5. buzzard barn
    Mine have never been fighters. They do startle easier than other birds, but if you keep that in mind, they are easy to care for. I have several pens with 2 roosters & 6 hens. Mine fly like birds, have to keep toppers on their pens or they will roost in the tree tops. The hens are good layers & setters & the roosters are watchful of the little ones. They dig large holes for dust bathing & for laying eggs. From what I have read, Malay are very gentle for a game breed, and I have found that to be the case. When turned loose, they don't bother the batam roosters that roam our place. They also graze along with the geese & ducks. They do enjoy wading in water on hot days.
  6. buzzard barn
    Our 5 Malay have hatched 3 clutches of 7 to 10 each so far this year & have begun laying almost immediately after. We do pick up the chicks & put them in the brooder.
  7. hellbender
    Musta had pretty scrawny turkeys or 25 pound birds, huh?
  8. hellbender
    NOT GOOD WITH KIDS !!!!!!!!!!!!!!!!!!!!!!
  9. kristianhope18
    I just ordered my first batch of Malay eggs! I started incubating them today! First I am kinda upset the lady washed them! When I opened the box and started unwrapping bubble wrap they were all shiny clean and the wrap around the eggs had water drops around it! ;-( I hope and Pray this didn't ruin my chances of hatching these little guys!! Fingers crossed! I paid an arm and a leg for them they better hatch lol This is my first time ever ordering hatching eggs! These birds are so incredibly hard to find I was happy to just find the one breeder with hatching eggs! I'm semi new to chickens I do have almost 20 breeds already and around 150 chicken/Turkey/Quail! My question to you guys is what color exactly are the Malays eggs? I ended up with basically 3 different colors one darker egg (brown) some cream and a couple that's almost pink looking! Is this normal? I was totally shocked at the size of "the worlds tallest chickens" eggs btw! I hadn't done any research on them before I ordered! I thought for sure they would at least be the size of a big stocks eggs!! Anyway I hope I'm not counting my chickens before they hatch but does anyone have any advise for a 1st time malay owner?? I was planning on keeping a Rooster and 2/3 hens in with a pair of Turkey chicks I have! Is this ok? Will they fight my turkey Tom with him being around 40 pounds? And will it help any that they grew up together? Do I need special laying boxes? What do you all feed your Malays? Just a flock raiser? Any special tips on taming or care? Anything at all would be appreciated considering I'm kinda going in this blind lol I just absolutely loves the breed and had to have some!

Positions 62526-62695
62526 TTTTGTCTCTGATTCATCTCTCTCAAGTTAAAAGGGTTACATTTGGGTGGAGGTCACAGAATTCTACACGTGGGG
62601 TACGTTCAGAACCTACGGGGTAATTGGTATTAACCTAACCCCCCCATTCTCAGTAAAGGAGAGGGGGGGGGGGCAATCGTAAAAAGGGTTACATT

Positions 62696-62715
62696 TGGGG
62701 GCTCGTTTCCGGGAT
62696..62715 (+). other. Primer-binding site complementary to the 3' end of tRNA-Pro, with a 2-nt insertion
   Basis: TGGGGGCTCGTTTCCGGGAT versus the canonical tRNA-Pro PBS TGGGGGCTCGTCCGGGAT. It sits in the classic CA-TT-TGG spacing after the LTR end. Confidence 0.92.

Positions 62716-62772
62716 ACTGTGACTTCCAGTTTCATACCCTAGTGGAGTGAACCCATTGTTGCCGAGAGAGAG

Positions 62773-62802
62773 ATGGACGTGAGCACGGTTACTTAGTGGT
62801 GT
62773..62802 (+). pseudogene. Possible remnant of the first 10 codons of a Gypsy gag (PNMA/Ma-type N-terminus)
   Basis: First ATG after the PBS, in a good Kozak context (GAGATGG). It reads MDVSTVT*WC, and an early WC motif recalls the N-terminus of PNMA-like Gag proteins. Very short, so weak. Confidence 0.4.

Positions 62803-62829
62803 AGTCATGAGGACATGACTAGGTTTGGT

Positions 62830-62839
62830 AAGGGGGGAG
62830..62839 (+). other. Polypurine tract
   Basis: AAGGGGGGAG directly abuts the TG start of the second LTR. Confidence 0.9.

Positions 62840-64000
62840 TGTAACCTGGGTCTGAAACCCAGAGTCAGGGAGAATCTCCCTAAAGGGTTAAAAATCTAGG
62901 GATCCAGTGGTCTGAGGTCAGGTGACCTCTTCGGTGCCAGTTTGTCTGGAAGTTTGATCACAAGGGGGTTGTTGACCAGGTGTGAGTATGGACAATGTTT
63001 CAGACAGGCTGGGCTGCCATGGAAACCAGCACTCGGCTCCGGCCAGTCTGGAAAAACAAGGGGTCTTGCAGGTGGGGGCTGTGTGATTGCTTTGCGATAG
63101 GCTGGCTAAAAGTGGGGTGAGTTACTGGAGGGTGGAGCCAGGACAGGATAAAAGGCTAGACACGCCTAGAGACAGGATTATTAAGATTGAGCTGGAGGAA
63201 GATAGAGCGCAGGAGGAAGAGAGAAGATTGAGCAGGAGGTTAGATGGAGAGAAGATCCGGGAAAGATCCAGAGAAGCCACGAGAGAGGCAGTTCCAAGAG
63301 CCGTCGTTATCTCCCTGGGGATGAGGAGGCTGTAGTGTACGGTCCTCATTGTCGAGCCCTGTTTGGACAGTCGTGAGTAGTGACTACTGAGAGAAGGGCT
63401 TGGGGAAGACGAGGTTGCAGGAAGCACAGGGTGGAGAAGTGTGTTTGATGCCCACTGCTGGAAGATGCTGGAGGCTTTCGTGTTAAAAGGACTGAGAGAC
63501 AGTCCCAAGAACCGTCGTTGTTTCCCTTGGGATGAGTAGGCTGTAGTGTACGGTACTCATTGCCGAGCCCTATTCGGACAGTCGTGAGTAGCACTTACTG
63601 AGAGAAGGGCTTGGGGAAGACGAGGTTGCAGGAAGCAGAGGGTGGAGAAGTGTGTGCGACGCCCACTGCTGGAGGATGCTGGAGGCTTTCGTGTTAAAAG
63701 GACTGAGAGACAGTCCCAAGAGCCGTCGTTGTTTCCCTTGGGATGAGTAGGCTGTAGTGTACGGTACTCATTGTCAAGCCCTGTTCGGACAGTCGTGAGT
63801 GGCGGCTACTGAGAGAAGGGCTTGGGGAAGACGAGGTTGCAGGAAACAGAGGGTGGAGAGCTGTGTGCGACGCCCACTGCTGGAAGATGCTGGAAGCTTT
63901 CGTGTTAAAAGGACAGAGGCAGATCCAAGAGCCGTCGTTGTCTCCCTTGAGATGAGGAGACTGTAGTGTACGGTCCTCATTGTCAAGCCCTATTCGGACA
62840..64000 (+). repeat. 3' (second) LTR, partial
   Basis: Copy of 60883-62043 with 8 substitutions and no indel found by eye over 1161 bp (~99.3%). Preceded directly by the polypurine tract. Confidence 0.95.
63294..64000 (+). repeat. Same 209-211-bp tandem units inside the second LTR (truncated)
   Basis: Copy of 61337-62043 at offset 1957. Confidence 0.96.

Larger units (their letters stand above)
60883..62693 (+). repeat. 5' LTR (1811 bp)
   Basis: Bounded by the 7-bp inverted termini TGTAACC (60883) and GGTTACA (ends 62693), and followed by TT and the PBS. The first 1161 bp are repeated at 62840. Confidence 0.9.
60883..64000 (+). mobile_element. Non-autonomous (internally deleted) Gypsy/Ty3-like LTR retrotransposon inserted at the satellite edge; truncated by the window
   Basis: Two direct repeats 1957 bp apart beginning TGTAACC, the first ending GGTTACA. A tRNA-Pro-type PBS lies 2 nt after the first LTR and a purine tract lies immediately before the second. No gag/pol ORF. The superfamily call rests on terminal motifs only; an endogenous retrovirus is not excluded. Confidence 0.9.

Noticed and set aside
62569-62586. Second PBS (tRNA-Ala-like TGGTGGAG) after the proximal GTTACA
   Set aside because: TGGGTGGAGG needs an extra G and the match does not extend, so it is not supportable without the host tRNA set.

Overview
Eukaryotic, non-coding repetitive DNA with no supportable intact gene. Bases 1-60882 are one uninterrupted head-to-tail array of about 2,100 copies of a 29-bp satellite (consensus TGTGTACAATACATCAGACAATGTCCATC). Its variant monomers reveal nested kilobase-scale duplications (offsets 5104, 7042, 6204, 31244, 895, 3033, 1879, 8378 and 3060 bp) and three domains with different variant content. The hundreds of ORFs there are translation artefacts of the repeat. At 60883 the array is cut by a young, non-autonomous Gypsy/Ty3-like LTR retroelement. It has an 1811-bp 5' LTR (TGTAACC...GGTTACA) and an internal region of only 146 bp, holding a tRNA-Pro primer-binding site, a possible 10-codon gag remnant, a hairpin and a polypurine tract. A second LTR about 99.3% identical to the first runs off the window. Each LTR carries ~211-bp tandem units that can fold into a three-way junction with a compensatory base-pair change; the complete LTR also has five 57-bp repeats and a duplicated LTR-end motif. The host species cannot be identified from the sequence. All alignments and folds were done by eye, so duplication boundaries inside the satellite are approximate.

Btw I'd love to see everyone's pictures! You can hardly
    Find any of these guys especially ones you've not seen 1000 times! I want mine to be pet quality soo i can pet and play with them and take lots and lots of pictures! Oh and one more question did I just read it takes two years for this bird to mature?!? How fast does it grow normally? Thanks in advance!
  10. CASDOG1
    I am looking at breeds to get for training LGD puppies to respect chickens. Sounds like these dinosaurs need to go on my list for consideration!

BackYard Chickens is proudly sponsored by: